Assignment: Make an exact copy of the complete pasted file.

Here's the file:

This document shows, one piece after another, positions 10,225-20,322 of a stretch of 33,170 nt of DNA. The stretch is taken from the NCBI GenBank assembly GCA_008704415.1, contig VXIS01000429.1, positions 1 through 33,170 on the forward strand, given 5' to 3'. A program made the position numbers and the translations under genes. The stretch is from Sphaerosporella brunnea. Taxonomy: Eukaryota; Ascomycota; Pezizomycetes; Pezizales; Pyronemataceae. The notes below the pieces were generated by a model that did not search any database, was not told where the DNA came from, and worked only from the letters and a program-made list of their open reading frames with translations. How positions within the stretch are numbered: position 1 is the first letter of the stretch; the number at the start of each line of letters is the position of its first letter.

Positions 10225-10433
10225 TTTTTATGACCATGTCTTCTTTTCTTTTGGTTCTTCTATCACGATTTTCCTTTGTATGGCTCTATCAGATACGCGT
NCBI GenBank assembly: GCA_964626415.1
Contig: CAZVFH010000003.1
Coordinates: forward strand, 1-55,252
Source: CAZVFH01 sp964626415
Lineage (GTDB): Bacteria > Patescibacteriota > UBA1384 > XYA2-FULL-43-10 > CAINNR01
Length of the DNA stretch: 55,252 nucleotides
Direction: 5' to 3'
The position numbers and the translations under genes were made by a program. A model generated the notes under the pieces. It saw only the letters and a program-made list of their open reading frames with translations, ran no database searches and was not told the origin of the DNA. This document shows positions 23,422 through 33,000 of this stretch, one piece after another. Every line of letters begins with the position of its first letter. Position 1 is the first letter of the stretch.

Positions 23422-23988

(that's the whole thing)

This document shows, one piece after another, positions 10,225-20,322 of a stretch of 33,170 nt of DNA. The stretch is taken from the NCBI GenBank assembly GCA_008704415.1, contig VXIS01000429.1, positions 1 through 33,170 on the forward strand, given 5' to 3'. A program made the position numbers and the translations under genes. The stretch is from Sphaerosporella brunnea. Taxonomy: Eukaryota; Ascomycota; Pezizomycetes; Pezizales; Pyronemataceae. The notes below the pieces were generated by a model that did not search any database, was not told where the DNA came from, and worked only from the letters and a program-made list of their open reading frames with translations. How positions within the stretch are numbered: position 1 is the first letter of the stretch; the number at the start of each line of letters is the position of its first letter.

Positions 10225-10433
10225 TTTTTATGACCATGTCTTCTTTTCTTTTGGTTCTTCTATCACGATTTTCCTTTGTATGGCTCTATCAGATACGCGT
NCBI GenBank assembly: GCA_964626415.1
Contig: CAZVFH010000003.1
Coordinates: forward strand, 1-55,252
Source: CAZVFH01 sp964626415
Lineage (GTDB): Bacteria > Patescibacteriota > UBA1384 > XYA2-FULL-43-10 > CAINNR01
Length of the DNA stretch: 55,252 nucleotides
Direction: 5' to 3'
The position numbers and the translations under genes were made by a program. A model generated the notes under the pieces. It saw only the letters and a program-made list of their open reading frames with translations, ran no database searches and was not told the origin of the DNA. This document shows positions 23,422 through 33,000 of this stretch, one piece after another. Every line of letters begins with the position of its first letter. Position 1 is the first letter of the stretch.

Positions 23422-23988